Kinivo BTC450 Bluetooth Car Kit review

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A few weeks ago I posted an article about two of my Cummins co-workers who had integrated a Nexus 7 tablet into their vehicles. I was really impressed by their ingenuity and was inspired to inject a little more tech into my 2013 MINI Cooper. You’d probably think my car would have all the tech bells and whistles that you could ever imagine, but it doesn’t because the dealership talked me out of the expensive tech package when I bought my car last year. I ended up just getting Sirius radio and Bluetooth hands-free calling. My free year of Sirius radio expires in just a few days and I’ve decided not to renew because it’s too expensive when I only listen to 4 stations on a regular basis. I figured with all the music streaming apps that I could just use my Android smartphone (Samsung Galaxy Note 2) as an alternative to satellite radio. But unfortunately the Bluetooth in my MINI does not allow for audio streaming. It’s strictly for calls only. But did I let that stop me? Heck no, I bought the Kinivo BTC450 Bluetooth Car Kit. So hop in the passenger seat, buckle up and let’s take it for a spin.

Note: Images can be clicked to view a larger size.

Package contents

Kinivo BT450
2 3M adhesive pads
3.5mm extension cable
User manual


The Kinivo BTC450 is a Bluetooth Car Kit that not only offers hands-free calling features, but also offers audio streaming – a feature missing on my 2013 MINI Cooper. The BTC450 is a small black plastic disc that is about the same diameter as a half dollar coin. The top surface is a large multi-function button with a microphone at the 5’o-clock location and a status LED at the 9’0-clock location.


The multi-function button is used to answer/end calls, redial calls, initiate voice command mode (for Siri enabled iPhones) and pause/play music.

The top edge of the device also has a rocker button that controls media navigation for previous and next tracks.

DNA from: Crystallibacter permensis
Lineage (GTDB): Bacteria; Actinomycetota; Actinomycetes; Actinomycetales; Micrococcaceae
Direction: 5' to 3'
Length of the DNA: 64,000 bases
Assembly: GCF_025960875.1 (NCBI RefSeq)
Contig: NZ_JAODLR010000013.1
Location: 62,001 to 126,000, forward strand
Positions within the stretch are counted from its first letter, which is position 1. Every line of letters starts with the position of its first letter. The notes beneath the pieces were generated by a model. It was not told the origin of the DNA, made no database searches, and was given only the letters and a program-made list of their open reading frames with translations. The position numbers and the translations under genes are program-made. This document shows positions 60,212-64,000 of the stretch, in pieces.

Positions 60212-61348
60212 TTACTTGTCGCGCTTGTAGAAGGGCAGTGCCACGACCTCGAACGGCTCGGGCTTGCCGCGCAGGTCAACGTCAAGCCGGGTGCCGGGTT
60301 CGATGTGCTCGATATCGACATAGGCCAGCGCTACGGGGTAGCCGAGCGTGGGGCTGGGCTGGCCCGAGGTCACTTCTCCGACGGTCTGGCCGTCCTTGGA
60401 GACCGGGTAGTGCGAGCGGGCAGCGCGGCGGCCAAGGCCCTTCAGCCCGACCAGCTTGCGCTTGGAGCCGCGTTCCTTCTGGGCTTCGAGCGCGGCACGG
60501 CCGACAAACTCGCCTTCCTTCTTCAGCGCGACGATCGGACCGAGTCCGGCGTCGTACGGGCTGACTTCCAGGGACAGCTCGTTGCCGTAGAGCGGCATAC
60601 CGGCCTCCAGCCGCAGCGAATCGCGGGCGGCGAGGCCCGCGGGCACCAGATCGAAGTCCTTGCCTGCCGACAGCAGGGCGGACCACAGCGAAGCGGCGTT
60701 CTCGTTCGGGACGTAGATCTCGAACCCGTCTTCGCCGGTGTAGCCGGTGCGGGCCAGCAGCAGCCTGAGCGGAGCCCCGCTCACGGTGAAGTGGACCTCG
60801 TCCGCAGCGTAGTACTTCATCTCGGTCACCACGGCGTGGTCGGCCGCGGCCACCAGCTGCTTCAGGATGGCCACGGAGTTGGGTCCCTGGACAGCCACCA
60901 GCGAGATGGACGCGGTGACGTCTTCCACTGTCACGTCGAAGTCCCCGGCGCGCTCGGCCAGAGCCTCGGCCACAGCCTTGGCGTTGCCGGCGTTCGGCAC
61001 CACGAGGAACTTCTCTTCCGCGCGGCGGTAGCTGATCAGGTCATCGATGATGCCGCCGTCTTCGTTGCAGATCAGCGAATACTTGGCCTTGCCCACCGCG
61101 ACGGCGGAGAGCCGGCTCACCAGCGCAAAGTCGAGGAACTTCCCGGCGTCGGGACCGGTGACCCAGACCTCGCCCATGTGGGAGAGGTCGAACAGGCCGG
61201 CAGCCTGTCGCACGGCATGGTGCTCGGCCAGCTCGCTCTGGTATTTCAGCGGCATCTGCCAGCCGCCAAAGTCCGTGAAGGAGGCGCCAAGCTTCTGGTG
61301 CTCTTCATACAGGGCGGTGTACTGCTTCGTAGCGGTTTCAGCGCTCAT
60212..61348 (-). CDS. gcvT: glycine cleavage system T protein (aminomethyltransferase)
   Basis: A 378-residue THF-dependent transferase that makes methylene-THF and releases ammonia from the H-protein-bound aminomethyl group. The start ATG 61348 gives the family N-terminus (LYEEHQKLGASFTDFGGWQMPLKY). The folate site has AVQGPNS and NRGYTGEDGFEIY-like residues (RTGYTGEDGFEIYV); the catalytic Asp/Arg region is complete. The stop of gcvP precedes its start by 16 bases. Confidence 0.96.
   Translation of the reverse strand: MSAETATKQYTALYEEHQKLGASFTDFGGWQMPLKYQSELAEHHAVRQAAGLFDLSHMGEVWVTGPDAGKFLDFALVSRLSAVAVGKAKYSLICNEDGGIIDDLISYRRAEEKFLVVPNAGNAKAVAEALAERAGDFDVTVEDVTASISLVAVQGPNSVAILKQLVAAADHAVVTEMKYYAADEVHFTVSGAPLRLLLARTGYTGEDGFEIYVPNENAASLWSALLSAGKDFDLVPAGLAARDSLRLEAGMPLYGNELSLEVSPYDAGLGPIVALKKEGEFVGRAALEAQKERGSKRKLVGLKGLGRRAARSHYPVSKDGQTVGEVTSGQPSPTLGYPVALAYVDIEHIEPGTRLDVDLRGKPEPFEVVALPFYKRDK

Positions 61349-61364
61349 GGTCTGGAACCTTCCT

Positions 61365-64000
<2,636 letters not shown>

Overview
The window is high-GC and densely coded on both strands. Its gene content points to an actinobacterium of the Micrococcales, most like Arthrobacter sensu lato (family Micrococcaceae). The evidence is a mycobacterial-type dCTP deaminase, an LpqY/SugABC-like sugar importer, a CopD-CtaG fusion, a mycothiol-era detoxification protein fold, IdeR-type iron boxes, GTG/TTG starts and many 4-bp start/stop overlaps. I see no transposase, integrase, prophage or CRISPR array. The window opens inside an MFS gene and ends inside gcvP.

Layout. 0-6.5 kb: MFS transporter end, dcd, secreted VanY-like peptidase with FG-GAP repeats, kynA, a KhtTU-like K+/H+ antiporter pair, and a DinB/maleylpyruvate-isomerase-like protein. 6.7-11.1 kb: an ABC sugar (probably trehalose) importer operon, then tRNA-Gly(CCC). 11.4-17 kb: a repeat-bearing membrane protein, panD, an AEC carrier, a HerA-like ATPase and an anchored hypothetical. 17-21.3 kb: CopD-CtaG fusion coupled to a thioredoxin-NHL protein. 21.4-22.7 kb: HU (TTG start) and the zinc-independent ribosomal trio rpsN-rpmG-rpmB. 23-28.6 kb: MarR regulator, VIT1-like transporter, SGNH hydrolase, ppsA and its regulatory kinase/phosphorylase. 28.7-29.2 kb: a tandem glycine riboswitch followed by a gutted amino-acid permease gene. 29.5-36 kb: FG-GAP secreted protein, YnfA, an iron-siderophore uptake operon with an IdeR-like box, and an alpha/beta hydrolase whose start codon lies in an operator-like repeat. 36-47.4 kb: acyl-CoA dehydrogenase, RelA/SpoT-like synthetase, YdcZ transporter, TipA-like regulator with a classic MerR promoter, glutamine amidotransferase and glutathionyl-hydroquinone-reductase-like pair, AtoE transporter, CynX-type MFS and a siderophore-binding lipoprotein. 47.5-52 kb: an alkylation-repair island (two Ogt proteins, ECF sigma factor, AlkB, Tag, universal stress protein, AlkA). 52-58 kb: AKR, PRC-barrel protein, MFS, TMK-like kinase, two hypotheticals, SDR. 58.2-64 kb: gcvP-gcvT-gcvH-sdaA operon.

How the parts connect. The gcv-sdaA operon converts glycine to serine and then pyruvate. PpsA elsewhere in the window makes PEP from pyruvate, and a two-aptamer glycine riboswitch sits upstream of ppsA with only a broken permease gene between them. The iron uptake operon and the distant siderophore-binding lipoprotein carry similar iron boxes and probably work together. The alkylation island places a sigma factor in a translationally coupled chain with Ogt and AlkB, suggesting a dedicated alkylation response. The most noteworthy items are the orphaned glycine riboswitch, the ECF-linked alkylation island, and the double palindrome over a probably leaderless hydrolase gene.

From the BTC450 there’s a thin cable that has two leads. One lead goes to a 12V car adapter and the other is a 3.5mm stereo cable.


The 12V adapter plugs into an open port in your car and the 3.5mm cable plugs into the AUX Input audio jack in your car’s stereo. The 12V adapter has a USB port so you can also use it to charge your phone. The cable is long enough that you can route the BTC450 to a location on your dash and attach it there using the included 3M adhesive stickers. I didn’t want to do that for two reasons. First of all I didn’t need to use the BTC450’s hands-free calling feature because that feature is already built into my car and secondly, I didn’t want to stick anything to my MINI’s dash. So I was able to locate everything out of the way and pretty much out of sight in the center console.


Pairing the BTC450 with my Samsung Galaxy Note 2 was very easy because the BTC450 automatically goes into pairing mode as soon as you start your car. Once paired, I went into the Bluetooth settings for the BTC450 and turned off the call audio feature, leaving just the media audio enabled. That way I could still use my MINI’s built in Bluetooth calling feature and steering wheel controls.

I did test the Kinivo’s call features though and I’m sorry to say that I was not impressed. It’s actually kind of crummy and I’ve been asked if I fell down a well while using the BTC450 to talk to Jeanne. That said, She sometimes complains about my MINI’s stock Bluetooth too.